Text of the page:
In a recent AnswerStat article, Mark Dwyer reflects on his thirty years of working in the healthcare call center industry. Specifically, he recognizes that many of his peers have been working as call center managers and agents anywhere from ten to thirty years. These agents have helping people connect with healthcare services while providing high quality patient experiences. Call centers are valuable and can serve a helpful role in the community while generating revenue for healthcare organizations.
It may sound schmaltzy to put so much significance on the impact of experienced healthcare call center agents, but they truly can provide emotional help and support to callers. Think of it this way, if you have an illness, you want to feel comforted when seeking help or guidance. You’re already in a vulnerable situation and the last thing you want is to ask complete strangers for help. Talking to an agent you’ve known for years enables you to feel trusting and welcome, which allows you to comfortable ask for help in a difficult time. It’s easier to open up and remain loyal when you know the person on the other side of the call cares about you.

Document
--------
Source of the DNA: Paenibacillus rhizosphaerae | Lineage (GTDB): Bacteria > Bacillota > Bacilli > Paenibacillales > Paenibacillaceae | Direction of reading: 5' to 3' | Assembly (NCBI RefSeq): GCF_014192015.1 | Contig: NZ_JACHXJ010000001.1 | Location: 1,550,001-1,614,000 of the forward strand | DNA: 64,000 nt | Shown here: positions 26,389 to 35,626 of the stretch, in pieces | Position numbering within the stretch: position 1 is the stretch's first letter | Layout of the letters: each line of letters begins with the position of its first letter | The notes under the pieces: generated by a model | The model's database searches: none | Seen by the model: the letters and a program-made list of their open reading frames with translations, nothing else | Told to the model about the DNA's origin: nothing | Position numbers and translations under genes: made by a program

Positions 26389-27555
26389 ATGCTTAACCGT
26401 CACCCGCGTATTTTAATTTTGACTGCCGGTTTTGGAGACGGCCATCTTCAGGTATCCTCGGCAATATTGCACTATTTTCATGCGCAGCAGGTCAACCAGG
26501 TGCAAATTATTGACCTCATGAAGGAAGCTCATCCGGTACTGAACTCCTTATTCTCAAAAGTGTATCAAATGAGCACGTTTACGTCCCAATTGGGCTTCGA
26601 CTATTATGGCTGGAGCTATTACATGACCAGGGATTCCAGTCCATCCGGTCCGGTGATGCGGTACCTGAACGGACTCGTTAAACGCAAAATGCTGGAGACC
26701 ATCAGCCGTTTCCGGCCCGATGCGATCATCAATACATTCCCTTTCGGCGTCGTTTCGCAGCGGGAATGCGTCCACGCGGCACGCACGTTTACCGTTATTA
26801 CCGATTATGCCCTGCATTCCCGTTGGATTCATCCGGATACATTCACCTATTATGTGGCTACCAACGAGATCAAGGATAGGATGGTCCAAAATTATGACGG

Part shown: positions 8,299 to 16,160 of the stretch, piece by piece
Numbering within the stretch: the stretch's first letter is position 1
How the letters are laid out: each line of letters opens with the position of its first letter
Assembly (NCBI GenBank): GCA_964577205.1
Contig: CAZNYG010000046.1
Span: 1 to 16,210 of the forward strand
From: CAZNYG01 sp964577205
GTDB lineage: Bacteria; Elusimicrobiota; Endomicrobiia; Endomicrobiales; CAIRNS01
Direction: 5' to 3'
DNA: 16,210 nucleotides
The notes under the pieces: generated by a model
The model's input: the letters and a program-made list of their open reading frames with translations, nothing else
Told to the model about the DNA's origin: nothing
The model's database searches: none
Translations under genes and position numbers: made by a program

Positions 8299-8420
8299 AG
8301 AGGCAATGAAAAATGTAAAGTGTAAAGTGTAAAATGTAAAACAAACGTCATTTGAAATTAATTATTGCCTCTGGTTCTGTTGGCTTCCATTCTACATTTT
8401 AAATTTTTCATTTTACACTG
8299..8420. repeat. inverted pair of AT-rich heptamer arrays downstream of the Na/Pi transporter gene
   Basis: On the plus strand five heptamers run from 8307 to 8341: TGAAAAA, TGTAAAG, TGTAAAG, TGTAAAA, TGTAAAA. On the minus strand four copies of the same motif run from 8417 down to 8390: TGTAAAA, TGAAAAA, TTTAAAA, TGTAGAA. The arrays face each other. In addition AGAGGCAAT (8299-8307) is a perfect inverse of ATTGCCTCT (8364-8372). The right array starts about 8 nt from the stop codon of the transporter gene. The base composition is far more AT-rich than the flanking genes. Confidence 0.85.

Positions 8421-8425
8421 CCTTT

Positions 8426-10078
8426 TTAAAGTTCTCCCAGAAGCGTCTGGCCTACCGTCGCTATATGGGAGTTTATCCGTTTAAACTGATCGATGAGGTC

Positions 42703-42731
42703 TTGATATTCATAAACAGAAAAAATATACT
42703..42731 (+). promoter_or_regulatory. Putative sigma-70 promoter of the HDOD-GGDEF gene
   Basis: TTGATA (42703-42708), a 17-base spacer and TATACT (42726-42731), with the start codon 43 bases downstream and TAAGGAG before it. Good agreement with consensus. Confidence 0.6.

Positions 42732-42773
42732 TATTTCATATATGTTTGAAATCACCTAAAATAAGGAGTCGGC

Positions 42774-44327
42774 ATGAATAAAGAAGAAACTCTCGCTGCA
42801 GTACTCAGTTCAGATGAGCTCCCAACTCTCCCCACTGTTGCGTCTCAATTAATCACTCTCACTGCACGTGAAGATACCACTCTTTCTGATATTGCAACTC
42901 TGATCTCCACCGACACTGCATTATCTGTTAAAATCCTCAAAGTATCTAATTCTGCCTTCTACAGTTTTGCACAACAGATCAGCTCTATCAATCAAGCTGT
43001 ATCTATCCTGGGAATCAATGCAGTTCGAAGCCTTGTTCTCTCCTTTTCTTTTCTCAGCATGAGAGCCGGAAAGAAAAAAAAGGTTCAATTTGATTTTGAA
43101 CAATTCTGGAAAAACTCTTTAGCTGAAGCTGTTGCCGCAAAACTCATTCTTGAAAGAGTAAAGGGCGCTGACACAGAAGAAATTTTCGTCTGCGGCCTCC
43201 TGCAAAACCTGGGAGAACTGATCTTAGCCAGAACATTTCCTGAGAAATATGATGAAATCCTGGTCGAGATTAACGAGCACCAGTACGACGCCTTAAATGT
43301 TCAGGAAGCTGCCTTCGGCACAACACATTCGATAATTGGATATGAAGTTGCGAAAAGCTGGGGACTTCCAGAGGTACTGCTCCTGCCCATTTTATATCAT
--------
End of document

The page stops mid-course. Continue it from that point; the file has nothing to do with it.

Some may be worried about the future of customer empathy and agent familiarity within healthcare call centers. This is understandable in an age where it appears as though technological advances have the potential to take priority. Dwyer points to technology additions to call centers such as emails/texts, live chat support, and social media. While these communication channels are vital to the present and future of the call center industry, phone calls are still the preferred communication method for many people when interacting with healthcare call centers.
While phone calls are still the preferred method of communication by many and they may never be fully eliminated from the call center, the millennial generation has different preferences that shouldn’t be ignored. Dwyer informs us that within the next decade, the amount of social media interactions will rival the number of phone calls within the contact center. It’s important to maintain traditional phone call customer service while evolving with technological trends by utilizing multichannel options like emails, text, and social media.
An important thing to note is that social media and other web-based communication channels make it extremely easy to give anybody a platform to share their opinions on your organization. If a patient had a bad experience with your call center, they can easily tell thousands or millions of people about the experience and ultimately tarnish your healthcare organization’s reputation. This means call center agents should treat digital communication interactions the same way they’d handle a patient over the phone. Just like with a traditional call center, your multichannel support team must treat your patients with the best possible care in order to deliver a great patient experience.
This blog post was based on an article by Mark Dwyer. To read the full, original article, please click the link below:
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